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    Esophageal Foreign Bodies

    Cardinal Presentations / Presenting Problems, Gastrointestinal

    Last Updated Feb 20, 2019
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    • Of more than 100,000 cases of foreign body ingestion reported each year in the United States, 80 percent occur in children, the majority being between the ages of six months and three years.
    • Most (90%) foreign bodies that reach the gastrointestinal tract pass spontaneously.
    • In adults, impaction is more likely to occur in the distal esophagus, whereas in pediatric patients most impactions occur proximally.
    • Most impactions in adults result from food boluses (38%–59%) followed by bones (16%–18%), dental prostheses (2%–10%), pills (3%), coins (2%), and batteries (1%). In contrast, most impactions in children are a consequence of coin ingestions.
    • Only 10 to 20 percent require endoscopic removal, and less than 1 percent require surgical intervention.
    • Although mortality from foreign body ingestion is extremely low, deaths have been reported.

    Recommended Treatment

    • Medications are largely ineffective in assisting esophageal transit:
      • IV glucagon has success rates ranging from 12% to 50%. 1 to 2 mg and can be repeated once. Nausea, vomiting, and hyperglycemia are typical side effects.
      • Some advocate benzodiazepines in conjunction with glucagon.
      • Calcium channel blockers, nitrates, and anticholinergic medications have not been shown to be effective.
      • Papain, meat tenderizer, and gas-forming pellets are NOT RECOMMENDED because they can lead to complications of esophageal digestion, perforation, and pulmonary edema.
    • Effervescent drinks and thick liquids (i.e. ensure) may help.
    • Endoscopy within 24 hours for low risk patients is the next logical step, because radiography alters management extremely rarely (in only 1.5% [4 of 267] in one series) and it allows for removal of the foreign body (FB) and assessment for any secondary injury.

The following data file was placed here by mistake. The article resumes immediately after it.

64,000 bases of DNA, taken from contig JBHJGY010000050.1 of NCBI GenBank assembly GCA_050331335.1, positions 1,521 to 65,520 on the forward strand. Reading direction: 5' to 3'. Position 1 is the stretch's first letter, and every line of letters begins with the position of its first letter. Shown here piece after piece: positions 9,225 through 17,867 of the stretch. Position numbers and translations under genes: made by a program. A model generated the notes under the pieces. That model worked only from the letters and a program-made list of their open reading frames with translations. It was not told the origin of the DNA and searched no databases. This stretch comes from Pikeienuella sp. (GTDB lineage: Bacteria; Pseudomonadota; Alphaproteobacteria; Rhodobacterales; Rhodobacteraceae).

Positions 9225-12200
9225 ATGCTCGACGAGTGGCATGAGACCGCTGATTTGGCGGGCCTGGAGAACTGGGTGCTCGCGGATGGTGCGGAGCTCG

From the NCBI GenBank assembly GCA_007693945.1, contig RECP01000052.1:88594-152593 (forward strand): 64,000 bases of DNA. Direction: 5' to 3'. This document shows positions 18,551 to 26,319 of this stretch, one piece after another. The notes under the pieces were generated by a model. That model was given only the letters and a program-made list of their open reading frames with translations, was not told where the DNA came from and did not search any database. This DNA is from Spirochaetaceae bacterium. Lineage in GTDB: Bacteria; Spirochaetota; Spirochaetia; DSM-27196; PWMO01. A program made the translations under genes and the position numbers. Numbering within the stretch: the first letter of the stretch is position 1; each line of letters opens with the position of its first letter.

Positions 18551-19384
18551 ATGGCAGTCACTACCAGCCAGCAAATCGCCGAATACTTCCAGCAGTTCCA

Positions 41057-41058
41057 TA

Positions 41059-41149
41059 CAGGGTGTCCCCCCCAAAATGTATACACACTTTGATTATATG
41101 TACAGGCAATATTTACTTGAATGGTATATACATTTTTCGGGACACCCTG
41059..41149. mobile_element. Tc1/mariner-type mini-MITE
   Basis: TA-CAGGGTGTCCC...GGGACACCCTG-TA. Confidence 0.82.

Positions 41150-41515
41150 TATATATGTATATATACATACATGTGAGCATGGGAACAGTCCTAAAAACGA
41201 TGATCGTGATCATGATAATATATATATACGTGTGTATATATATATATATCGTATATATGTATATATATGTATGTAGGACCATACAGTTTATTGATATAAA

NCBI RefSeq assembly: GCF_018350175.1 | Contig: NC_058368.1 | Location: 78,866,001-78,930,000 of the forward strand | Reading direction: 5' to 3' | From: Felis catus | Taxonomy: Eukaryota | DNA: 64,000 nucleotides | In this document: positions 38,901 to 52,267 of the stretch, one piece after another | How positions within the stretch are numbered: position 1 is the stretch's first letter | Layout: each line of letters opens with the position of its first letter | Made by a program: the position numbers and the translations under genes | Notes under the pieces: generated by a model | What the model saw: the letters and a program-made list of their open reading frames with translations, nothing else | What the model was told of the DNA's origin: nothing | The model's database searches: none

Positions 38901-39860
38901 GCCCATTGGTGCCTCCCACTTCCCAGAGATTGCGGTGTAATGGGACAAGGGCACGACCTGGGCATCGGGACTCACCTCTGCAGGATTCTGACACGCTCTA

• However, because many patients are asymptomatic, physical examination is usually normal, and availability of esophagoscopy is limited, there should be a low threshold for obtaining plain radiographs. Plain films usually detect radiopaque FBs such as glass and metal, but most ingested objects (food bolus, toothpick, aluminum beverage pull-tab, and many fish and chicken bones) are missed by plain films.
    • An increasingly widely available alternative is non-contrast CT of the neck and mediastinum. In one study, CT found all impacted bony FBs located by endoscopy.


    • Esophageal button batteries = emergent endoscopy as they contain an alkaline solution that can rapidly cause liquefaction necrosis of the esophageal mucosa within 4 hours. If a child can cooperate, an attempt should be made to pass the battery into the stomach with swallowed water. Endoscopic removal of a button battery is challenging because of their smooth edges, and a collective review demonstrated that endoscopic removal failed 62.5% of the time.
    • Gastric button batteries probably require urgent endoscopy.
    • Distal GI batteries – high risk include > 15 mm or age < 6.
    • Rare Earth Magnets.
    • Airway compromise (including stridor, coughing, or wheezing), evidence of obstruction or any FB that has been impacted for more than 24 hours, or if signs of perforation are present.
    • Sharp or elongated objects in esophagus.

    Criteria For Hospital Admission

    • Evidence or suspicion of esophageal rupture
    • Need for endoscopy
    • Airway compromise
    • Caustic ingestions

    Criteria For Close Observation And/or Consult

    • Unable to manage secretions.
    • Febrile and concerns for Boerhaave’s Syndrome or esophageal rupture.

    Criteria For Safe Discharge Home

    • Foreign body benign and symptoms resolved spontaneously or via treatment.

    Quality Of Evidence?



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